Daszak though has come under fire himself over his professional ties with the Wuhan lab, and had is funding from the US National Institutes of Health (NIH) suspended last year as a result.
He also undermined his fellow WHO team members who claimed China had not been fully transparent, saying he had “found trust & openness w/ my China counterparts.”
“We DID get access to critical new data throughout,” he wrote
He is known to be close pals with the scientists at WIV, including Dr Shi Zhengli – known as China’s “Bat Woman” – and even tweeted last year he wanted to have a party with her “in a bat cave“.
And last month, new docs released by the US revealed scientists in Wuhan fell ill with Covid-like symptoms in late 2019 – months before the pandemic began to ravage the world.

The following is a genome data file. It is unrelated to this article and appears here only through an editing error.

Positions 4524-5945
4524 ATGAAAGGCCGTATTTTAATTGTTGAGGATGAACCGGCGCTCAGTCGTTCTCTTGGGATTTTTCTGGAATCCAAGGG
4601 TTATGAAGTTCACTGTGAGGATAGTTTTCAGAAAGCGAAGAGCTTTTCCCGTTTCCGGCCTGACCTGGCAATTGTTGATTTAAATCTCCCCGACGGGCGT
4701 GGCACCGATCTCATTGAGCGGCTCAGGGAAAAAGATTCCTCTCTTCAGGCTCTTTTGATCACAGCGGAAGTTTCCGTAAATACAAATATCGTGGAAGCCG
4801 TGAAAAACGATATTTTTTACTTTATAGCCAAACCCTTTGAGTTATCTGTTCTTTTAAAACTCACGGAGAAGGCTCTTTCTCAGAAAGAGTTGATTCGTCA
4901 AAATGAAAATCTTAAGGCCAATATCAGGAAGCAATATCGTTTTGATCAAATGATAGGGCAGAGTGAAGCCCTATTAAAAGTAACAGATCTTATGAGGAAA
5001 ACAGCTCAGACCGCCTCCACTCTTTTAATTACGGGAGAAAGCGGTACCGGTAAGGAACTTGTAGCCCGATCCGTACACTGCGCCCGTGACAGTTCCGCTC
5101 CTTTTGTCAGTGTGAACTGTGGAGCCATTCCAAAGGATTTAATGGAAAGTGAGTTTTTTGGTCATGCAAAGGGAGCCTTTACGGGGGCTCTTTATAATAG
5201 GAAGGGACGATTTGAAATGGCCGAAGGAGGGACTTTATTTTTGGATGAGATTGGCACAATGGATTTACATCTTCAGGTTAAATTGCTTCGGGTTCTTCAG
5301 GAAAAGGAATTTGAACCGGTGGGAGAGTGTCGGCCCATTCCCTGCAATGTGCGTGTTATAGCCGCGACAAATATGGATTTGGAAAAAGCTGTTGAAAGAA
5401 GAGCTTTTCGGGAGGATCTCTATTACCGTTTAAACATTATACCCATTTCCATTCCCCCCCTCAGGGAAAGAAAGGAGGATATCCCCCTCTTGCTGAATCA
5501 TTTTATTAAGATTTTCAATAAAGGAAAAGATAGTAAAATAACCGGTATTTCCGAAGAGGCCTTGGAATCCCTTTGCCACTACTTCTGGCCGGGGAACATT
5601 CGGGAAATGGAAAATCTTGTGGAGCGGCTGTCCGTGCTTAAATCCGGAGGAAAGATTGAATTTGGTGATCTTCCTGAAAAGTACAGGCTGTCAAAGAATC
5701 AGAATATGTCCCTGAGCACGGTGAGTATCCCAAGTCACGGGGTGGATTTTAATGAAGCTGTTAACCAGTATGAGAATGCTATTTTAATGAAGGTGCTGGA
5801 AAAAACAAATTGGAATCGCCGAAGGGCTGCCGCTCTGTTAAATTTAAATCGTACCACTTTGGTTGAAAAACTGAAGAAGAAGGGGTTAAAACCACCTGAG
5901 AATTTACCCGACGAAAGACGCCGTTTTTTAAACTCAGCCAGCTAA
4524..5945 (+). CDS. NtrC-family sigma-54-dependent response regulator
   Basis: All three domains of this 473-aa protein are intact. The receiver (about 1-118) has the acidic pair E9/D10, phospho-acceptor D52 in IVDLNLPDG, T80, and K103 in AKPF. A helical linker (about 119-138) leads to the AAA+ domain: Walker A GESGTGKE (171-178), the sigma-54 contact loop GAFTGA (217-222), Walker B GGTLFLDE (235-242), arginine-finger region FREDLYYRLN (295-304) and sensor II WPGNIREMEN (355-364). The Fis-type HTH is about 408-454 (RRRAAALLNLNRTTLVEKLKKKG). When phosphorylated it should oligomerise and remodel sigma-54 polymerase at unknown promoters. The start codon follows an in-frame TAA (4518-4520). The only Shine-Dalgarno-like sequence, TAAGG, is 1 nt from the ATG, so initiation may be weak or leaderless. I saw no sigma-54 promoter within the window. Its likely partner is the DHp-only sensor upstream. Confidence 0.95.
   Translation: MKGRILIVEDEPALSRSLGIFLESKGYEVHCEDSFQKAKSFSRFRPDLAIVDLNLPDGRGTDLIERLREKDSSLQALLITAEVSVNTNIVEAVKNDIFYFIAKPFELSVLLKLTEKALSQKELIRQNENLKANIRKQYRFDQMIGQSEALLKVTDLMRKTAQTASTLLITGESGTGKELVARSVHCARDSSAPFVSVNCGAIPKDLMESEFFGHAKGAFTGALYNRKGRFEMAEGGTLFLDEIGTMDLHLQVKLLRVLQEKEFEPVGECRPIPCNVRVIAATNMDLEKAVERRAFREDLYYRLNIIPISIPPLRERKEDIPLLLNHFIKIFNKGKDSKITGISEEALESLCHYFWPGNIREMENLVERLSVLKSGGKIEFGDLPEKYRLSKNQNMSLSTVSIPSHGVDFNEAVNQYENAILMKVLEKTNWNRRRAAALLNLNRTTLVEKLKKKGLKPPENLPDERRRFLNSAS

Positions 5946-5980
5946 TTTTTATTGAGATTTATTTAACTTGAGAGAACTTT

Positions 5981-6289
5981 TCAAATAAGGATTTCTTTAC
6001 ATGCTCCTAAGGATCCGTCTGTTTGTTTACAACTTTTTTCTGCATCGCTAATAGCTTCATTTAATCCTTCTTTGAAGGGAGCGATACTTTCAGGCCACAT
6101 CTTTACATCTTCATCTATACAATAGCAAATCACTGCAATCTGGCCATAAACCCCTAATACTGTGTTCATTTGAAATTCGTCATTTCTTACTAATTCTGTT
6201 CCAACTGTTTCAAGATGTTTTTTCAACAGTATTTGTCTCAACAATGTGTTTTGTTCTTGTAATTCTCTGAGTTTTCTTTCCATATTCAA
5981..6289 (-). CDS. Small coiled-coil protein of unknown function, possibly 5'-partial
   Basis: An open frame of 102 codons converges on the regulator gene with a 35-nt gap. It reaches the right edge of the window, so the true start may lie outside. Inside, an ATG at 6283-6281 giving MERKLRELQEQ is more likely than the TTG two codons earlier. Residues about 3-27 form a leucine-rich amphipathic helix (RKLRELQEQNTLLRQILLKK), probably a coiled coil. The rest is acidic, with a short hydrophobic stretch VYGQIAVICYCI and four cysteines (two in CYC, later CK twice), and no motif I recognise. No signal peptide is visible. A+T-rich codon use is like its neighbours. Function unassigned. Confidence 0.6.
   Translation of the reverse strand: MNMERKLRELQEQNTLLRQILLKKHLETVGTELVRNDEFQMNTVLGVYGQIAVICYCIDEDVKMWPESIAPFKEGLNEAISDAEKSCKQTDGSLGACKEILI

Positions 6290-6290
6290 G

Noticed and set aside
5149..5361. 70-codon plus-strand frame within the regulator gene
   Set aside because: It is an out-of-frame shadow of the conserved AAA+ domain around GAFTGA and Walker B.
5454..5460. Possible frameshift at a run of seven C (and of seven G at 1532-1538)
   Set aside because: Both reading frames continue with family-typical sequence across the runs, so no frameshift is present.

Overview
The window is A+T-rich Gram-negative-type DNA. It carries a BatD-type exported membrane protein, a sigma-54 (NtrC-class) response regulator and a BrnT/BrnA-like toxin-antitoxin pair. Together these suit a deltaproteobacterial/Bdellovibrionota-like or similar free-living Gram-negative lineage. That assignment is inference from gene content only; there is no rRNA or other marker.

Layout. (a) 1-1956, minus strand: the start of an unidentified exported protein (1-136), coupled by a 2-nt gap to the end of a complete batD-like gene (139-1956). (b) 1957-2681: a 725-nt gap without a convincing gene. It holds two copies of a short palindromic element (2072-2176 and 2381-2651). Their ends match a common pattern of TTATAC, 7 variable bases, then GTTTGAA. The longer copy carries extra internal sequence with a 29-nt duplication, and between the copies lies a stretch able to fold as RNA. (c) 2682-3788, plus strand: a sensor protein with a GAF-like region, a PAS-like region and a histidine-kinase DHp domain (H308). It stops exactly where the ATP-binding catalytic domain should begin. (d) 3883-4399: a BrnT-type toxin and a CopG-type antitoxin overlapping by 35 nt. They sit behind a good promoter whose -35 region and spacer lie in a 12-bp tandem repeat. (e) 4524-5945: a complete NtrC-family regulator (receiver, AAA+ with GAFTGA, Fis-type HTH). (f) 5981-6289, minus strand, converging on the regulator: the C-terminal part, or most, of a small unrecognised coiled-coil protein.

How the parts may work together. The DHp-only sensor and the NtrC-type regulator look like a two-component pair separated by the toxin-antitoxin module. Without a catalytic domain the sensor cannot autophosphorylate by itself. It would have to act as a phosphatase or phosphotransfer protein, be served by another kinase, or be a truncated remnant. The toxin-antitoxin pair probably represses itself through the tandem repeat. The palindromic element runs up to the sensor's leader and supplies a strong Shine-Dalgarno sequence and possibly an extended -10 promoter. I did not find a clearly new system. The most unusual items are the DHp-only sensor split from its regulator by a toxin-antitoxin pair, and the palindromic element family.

Documents already revealed Beijing downplayed the bug to “protect its image“, and there have been repeated allegations that China has manipulated its death and case figures.
Meanwhile, some 300 coronavirus studies by the Wuhan lab have been erased, raising more questions over China’s attempts to stall investigator
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China has since mostly returned to normal – not recording any significant Covid outbreaks since last March.
It emerged yesterday the Wuhan lab filed patents just months before the pandemic for special bat cages for virus experiments.
After Tuesday’s three hour press conference, Tobias Ellwood MP, chair of Defence committee, told The Sun Online: “This is a complete whitewash.
“Given the global economic devastation and death toll this pandemic has caused – never again should a country responsible for an outbreak be allowed to hinder an international investigation for a full 12 months.”